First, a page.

Dozens of residents in Preah Sihanouk province staged a second protest yesterday in Sihanoukville’s Buon commune as authorities resumed demolishing houses and shophouses built illegally along the banks of canals.
Provincial Governor Kuoch Chamroeun last month ordered residents living along canals and sidewalks in Sihanoukville to voluntarily remove the illegally built structures to pave the way for work to widen the canals.
Those who did not comply were warned that the authorities would tear down the constructions.
Mr Chamroeun said the houses and shophouses cause flooding because the canals are too narrow to effectively transport water.
However, the project was met with protests from residents, forcing authorities to suspend the work after they demolished dozens of shophouses and houses in Buon and Bei communes.
Yesterday, several residents staged a further protest when the authorities resumed work to demolish the illegal structures.
Chan Dara, a representative for the residents whose dwellings are affected, said they were not against the development plan but only wanted the authorities to compensate them.
“If our houses are destroyed, where will our children live?” he said. “We want the authorities to negotiate with us before taking any measures.”
“We did not block the whole canal and only built our homes along the banks after receiving permission from local officials,” Mr Dara added.
Another resident, who refused to give her name, said she had been living on the banks of the canal for 30 years after getting approval from commune officials.
She urged Mr Chamroeun to meet the residents to discuss compensation before taking action.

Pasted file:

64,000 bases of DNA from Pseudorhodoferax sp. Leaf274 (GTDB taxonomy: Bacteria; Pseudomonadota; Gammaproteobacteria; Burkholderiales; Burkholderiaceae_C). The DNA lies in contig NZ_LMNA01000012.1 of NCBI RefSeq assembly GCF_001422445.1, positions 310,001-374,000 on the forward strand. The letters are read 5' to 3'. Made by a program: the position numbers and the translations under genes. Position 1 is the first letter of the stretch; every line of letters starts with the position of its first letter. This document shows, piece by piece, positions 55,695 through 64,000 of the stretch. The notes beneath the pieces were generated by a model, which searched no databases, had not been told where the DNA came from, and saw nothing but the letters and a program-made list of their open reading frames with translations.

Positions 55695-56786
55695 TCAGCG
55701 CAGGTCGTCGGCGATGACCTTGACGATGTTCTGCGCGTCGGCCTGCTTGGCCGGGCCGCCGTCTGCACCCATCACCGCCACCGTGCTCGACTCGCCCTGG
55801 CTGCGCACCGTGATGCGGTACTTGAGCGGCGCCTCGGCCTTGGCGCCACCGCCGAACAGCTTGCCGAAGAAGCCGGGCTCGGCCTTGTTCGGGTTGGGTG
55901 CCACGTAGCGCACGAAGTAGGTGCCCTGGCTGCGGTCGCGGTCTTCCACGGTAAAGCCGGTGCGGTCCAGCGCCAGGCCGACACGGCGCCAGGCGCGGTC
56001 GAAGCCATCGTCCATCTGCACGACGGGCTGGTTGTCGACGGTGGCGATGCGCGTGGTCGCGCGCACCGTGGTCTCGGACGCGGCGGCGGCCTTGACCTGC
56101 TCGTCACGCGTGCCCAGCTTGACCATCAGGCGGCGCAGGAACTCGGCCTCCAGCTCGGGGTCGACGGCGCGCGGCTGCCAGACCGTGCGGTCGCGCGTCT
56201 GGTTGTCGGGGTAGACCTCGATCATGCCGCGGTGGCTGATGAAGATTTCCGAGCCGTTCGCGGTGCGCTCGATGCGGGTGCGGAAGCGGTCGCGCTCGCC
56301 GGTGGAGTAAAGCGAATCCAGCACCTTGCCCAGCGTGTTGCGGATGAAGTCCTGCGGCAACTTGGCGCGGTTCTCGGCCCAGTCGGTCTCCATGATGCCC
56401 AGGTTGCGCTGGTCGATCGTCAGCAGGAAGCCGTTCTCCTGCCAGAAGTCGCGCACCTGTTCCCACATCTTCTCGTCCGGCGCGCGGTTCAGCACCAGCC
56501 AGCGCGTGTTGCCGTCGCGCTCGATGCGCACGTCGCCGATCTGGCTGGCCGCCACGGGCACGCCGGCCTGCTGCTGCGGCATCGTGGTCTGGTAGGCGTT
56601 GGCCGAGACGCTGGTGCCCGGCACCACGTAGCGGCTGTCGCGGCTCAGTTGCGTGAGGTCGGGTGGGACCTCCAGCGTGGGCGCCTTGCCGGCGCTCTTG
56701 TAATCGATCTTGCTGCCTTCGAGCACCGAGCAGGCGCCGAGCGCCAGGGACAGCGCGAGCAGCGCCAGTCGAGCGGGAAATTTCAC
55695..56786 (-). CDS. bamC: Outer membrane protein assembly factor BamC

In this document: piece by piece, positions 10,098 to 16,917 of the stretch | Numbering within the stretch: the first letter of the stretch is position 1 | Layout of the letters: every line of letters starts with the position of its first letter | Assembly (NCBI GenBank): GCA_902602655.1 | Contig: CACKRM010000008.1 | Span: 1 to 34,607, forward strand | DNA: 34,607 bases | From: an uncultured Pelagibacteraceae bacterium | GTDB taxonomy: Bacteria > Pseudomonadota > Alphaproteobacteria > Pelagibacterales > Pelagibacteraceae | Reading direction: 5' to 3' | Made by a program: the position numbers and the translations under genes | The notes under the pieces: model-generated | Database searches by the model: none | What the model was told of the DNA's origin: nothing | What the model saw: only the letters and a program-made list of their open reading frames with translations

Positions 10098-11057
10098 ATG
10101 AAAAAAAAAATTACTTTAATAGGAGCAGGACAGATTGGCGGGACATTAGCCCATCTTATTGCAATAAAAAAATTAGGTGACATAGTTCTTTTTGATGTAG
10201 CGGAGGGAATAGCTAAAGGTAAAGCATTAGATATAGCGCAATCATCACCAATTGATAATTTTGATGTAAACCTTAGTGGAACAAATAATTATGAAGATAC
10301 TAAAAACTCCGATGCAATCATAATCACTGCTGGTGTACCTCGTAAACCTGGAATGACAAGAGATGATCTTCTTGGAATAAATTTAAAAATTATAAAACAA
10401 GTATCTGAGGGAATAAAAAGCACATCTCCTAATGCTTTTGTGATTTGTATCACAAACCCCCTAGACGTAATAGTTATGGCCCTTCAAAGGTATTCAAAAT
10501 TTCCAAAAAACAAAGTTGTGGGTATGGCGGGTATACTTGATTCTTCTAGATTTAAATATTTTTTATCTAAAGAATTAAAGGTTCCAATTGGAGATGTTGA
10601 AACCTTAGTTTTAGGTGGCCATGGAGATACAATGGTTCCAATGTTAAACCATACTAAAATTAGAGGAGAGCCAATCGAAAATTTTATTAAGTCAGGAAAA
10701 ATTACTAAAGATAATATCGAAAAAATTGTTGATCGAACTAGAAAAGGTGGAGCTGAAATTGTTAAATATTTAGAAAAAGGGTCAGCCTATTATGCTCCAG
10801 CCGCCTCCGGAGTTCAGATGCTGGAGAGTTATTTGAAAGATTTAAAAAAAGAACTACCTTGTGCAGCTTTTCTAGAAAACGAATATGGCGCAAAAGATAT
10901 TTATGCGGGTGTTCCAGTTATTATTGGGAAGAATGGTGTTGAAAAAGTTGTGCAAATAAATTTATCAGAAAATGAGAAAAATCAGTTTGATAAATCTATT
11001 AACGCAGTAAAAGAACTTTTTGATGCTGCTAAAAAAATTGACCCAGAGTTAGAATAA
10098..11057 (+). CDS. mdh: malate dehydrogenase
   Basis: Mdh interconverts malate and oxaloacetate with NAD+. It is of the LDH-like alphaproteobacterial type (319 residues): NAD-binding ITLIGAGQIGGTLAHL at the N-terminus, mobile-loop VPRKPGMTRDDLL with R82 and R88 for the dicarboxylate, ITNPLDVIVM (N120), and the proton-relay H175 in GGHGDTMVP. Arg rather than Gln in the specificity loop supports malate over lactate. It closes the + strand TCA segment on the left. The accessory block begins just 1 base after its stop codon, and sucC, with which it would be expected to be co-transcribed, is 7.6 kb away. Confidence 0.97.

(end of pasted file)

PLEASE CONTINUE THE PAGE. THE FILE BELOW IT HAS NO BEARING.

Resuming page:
The resident blamed flooding in the city on the construction of new buildings and said their homes along the banks had minimal impact.
Provincial hall spokesman Kheang Phearom said in a recent interview the authorities are collecting information about those who are affected by the projects to identify which of them qualify to receive social land concessions. But he warned it would not lead to financial compensation.
“We have no policy to compensate anyone who builds illegal structures along the canal,” he said. “We have met with residents who are affected and even though some are protesting, others are not against the projects and volunteered to move by themselves,” he added.
Bou Vathana, deputy director of the provincial inter-sector department, said last week that the authorities plan to tear down the illegally built structures on the sections of the canal earmarked for widening.
“The projects will affect more than 1,000 homes – some will be completely demolished, while portions of others which encroach into the project sites will be removed,” he said. “About 300 homes are to be completely torn down.”